Allan Bridgewater, who died on 5 August aged 74, was a true giant of the insurance industry.
He held most of the top positions in the market. Though one of the very few people to serve as president of the Chartered Insurance Institute (1989-90) and as chairman of the Association of British Insurers (1993-95), it was his long service with Norwich Union that left the greatest legacy.
He started with Scottish Union as an office boy at 16 on leaving Wyggeston Grammar School in Leicester and, apart from National Service in the Royal Air Force, served the company for almost fifty years, rising to general manager in 1984 and chief executive in 1989.
His key achievement (and his most controversial) was to lead the company to demutualisation in 1997, a move that ultimately paved the way to the creation of the modern day Aviva.
There were many critics of the plan but he dealt with them all with extraordinary patience and courtesy, winning most of them over with his willingness to explain, in great detail if necessary, why this was the only real option if the company was to retain any control over its destiny. He was proved right.
He was a constant reformer, never appearing willing to take on anything unless he could make a difference.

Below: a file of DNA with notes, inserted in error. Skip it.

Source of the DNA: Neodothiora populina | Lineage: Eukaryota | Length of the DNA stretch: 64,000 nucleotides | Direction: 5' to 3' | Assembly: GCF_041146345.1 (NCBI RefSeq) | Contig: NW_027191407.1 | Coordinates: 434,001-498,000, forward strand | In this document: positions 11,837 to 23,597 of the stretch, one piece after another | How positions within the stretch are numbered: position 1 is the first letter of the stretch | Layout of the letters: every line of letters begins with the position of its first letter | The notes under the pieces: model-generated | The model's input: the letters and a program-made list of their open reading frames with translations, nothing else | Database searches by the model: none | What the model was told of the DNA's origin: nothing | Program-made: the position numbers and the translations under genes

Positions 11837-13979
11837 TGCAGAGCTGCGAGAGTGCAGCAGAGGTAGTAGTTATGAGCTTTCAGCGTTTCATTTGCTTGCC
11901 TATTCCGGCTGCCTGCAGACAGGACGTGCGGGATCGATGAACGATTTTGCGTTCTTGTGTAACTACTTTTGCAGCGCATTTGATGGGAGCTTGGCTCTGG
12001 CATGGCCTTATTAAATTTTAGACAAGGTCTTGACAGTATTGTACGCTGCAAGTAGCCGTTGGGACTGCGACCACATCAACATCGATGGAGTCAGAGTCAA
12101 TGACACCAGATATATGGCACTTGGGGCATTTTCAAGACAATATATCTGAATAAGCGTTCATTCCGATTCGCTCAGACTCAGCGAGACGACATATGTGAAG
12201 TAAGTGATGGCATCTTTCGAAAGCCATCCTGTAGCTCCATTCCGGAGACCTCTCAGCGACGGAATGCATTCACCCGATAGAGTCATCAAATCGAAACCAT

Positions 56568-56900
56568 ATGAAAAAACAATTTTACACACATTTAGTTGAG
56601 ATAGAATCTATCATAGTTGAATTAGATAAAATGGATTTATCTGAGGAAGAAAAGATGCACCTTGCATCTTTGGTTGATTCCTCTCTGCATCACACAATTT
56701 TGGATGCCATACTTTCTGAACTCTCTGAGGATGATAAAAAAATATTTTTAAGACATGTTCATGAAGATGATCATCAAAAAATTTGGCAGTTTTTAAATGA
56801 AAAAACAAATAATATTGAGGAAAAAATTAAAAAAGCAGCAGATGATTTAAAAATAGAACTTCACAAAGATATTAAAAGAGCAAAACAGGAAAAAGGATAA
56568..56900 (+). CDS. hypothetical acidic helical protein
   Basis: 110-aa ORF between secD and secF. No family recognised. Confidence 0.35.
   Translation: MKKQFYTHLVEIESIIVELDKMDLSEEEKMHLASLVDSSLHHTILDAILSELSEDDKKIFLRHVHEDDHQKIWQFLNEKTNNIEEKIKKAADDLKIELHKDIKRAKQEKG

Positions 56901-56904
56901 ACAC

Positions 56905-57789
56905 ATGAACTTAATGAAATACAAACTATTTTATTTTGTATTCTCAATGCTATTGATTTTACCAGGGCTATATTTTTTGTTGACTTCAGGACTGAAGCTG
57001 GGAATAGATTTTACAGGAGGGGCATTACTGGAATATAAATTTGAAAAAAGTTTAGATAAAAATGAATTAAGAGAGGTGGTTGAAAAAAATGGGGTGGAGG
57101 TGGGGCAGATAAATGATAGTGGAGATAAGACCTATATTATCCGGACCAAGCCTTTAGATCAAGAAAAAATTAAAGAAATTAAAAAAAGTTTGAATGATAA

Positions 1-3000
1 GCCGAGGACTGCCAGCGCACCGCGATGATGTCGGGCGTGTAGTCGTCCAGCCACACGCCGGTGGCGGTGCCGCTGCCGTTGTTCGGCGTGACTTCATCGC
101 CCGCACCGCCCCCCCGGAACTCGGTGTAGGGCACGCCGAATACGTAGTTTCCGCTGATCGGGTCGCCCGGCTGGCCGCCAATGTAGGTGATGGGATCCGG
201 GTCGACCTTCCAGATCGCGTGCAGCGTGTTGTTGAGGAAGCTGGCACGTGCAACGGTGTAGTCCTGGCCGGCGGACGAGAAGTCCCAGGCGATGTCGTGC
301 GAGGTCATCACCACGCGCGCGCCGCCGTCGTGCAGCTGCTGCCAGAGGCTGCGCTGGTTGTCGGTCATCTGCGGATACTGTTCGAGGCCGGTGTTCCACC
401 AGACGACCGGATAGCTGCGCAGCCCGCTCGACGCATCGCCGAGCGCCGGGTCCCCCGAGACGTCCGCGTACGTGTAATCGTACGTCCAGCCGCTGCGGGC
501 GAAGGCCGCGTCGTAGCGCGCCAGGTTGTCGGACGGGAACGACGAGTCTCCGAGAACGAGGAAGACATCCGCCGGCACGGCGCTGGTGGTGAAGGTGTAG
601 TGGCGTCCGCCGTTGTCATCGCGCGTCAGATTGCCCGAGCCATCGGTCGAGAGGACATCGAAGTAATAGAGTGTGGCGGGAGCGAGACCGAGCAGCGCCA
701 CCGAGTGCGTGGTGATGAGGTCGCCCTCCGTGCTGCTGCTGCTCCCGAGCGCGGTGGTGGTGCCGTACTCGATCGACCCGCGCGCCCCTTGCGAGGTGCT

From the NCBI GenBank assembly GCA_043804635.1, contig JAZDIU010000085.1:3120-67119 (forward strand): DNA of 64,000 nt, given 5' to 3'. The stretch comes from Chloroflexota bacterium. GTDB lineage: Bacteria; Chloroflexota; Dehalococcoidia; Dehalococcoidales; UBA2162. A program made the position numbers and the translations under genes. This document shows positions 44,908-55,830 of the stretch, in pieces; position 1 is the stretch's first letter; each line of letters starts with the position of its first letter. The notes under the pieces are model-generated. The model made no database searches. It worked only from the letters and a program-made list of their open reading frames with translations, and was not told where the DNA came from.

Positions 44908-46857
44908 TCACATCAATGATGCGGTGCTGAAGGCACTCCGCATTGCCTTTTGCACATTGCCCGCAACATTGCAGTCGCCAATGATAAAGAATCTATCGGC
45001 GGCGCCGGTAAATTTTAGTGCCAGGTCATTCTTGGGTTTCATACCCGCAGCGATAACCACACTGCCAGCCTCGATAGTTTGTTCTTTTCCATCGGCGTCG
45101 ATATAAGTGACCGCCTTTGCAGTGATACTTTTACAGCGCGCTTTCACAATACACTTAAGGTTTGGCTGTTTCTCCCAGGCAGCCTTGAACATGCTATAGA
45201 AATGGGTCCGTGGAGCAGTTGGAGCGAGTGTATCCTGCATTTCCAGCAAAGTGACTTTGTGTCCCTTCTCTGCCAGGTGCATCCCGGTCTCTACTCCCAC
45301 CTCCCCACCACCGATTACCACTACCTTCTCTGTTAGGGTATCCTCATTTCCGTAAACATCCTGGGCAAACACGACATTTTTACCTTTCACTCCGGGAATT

His tenure of the ABI chairmanship was marked by a significant improvement in its influence over the formation of government policy.
His presidency of the CII was less successful, however, as he tried to push through a merger with the Building Societies Institute only to run into stiff opposition from the membership, the merger proposal eventually being defeated in a full ballot.
He had a vision of a broader professional body for the financial services sector that was ahead of its time and needed more than the one year of his presidency to carry through.
On his retirement from Norwich Union at the end of 1997 he became chairman of Swiss Re UK (retiring in 2008), a period that saw the commissioning and building of the landmark ‘Gherkin' building in the City, and also chair of the Church of England Pensions Board, a position he held with distinction for ten years. His strong Christian faith was important to him.
He made a major contribution to insurance and risk management education through Norwich Union's funding of a chair at Nottingham University and was a generous in his commitment to many organisations and charitable causes too numerous to mention in a short obituary.
He received many honours during his long career, becoming a CBE in 1998 and a Lieutenant of the Royal Victorian Order in 2008. He won the Achievement Award at the British Insurance Awards in 1998.
His funeral takes place at Norwich Cathedral on Monday 16 August at 12 noon.
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